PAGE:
After three years of seeing me run like one possessed, NPY started running for fitness and we did a 5K “fun run” together in October. Not satisfied with not knowing exactly how long it took us, I suggested we do another race… or a longer race. I originally wanted to do the 10K Sun Run with 40,000+ other runners and walkers; a lot of our friends would usually participate in some way, and it’s really fun for that aspect, but I’m not in town that weekend and I found the Harry Rosen Spring Run-Off 8K race instead.
Hunting online for a training schedule specific to an 8K race was a bit of a challenge. Add to that the requirement that we don’t run more than three times a week and I had to improvise a little with the schedule I did find with the knowledge I’ve gained over the years and thousands of miles of training. To make the most of only three training runs a week, I tapped what little I know of “Run Less, Run Faster”, maximizing each of the three runs per week. I’ve posted our ultimate running schedule online: to wit, the more colours, the better because it means we did different kinds of workouts. And NPY plays hockey, I did not play hockey on those nights.
It was a small race, capped at 1,600 participants so it can take place on the Stanley Park Seawall, so we decided to drive and park in one of the park’s lots. The queue to pay the parking machine was ridiculous as a bunch of runners arrived at the same time with 30 minutes before race start. I stood in line to pay and looked around. While designing our training schedule, I had looked up where we would rank if we finished at the time we targeted (52 minutes) and I was disheartened to feel as if we were in a sort of elite race, but not really. I felt middle of the road in terms of body shape and attire, wearing the tech shirt and tights; I could imagine how NPY felt, he who is built more like a hockey player than a gazelle. I tried to keep a level head as the parking machine queue was interminable, hoping that we would still have time to pick up our timing chip, and check my gear, or else I would be running with a small pack on my back! We actually had 10 minutes to spare… good start to what I wanted to be a perfect run for NPY!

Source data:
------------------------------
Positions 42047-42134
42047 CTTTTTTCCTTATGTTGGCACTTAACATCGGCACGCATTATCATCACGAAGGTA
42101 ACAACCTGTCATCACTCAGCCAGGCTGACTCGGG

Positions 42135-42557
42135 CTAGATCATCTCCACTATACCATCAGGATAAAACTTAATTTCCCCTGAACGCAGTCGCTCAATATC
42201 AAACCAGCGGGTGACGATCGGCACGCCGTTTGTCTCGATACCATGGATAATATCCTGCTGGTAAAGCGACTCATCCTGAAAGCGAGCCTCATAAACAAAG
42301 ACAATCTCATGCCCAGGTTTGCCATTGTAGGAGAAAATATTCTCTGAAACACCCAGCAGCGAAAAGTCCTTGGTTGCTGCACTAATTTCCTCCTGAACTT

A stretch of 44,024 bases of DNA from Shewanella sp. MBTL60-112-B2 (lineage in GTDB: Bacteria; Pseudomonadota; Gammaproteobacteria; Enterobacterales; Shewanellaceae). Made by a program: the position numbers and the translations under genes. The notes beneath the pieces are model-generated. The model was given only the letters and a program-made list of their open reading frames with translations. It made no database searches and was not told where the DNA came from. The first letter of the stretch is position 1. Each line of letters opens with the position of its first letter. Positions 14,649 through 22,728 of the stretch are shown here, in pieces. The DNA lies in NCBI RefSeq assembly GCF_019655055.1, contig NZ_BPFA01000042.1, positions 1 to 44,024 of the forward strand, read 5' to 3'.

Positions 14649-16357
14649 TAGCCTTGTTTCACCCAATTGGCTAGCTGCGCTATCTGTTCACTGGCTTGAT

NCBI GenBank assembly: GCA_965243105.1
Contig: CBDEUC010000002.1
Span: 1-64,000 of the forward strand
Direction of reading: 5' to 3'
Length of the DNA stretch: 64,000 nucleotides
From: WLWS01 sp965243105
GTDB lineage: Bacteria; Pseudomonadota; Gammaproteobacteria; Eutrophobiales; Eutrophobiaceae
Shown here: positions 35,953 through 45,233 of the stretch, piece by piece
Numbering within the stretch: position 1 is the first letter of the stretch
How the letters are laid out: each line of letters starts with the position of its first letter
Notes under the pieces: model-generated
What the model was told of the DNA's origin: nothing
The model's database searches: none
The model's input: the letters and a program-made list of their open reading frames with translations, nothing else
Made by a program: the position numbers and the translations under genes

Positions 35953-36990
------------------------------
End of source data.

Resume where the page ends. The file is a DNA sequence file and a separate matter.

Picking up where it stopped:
Although I carry the iPhone running RunKeeper app to keep track of our pace and when to end our intervals, NPY lead the way in the first kilometer, weaving through the crowds to put us in a spot where we could breath (although we could not breath, running faster than I was happy to that soon). We finished the first km in under 6 minutes. The first two kilometers were on the “trails” around Lost Lagoon and I was discouraged by the lack of scenery. Soon enough, by 3KM, we were on the open Seawall, going clockwise towards the race end point.
Just in like our training sessions, we did intervals even though it was only an 8K race. We did one long 12-minute interval in the beginning while our energy level was high and 8 minute intervals thereafter; that is, we walked for one minute after each interval. This was a significant departure from training where we did not get beyond 7-minute intervals. NPY and I do share that in common that the thought of running continuously is not palatable. We also like/tend to use up our energy when we have it! We also like city running over trails; but I do like the Seawall much more than he does.
From the 32-minute (or so) finish at the untimed 5K we did in October, I had extrapolated a 52-minute 8K time using the online running calculators. Thus we needed to run on average 6:28-minute kilometers. Our first 5K were conducted on average at 6:03 each.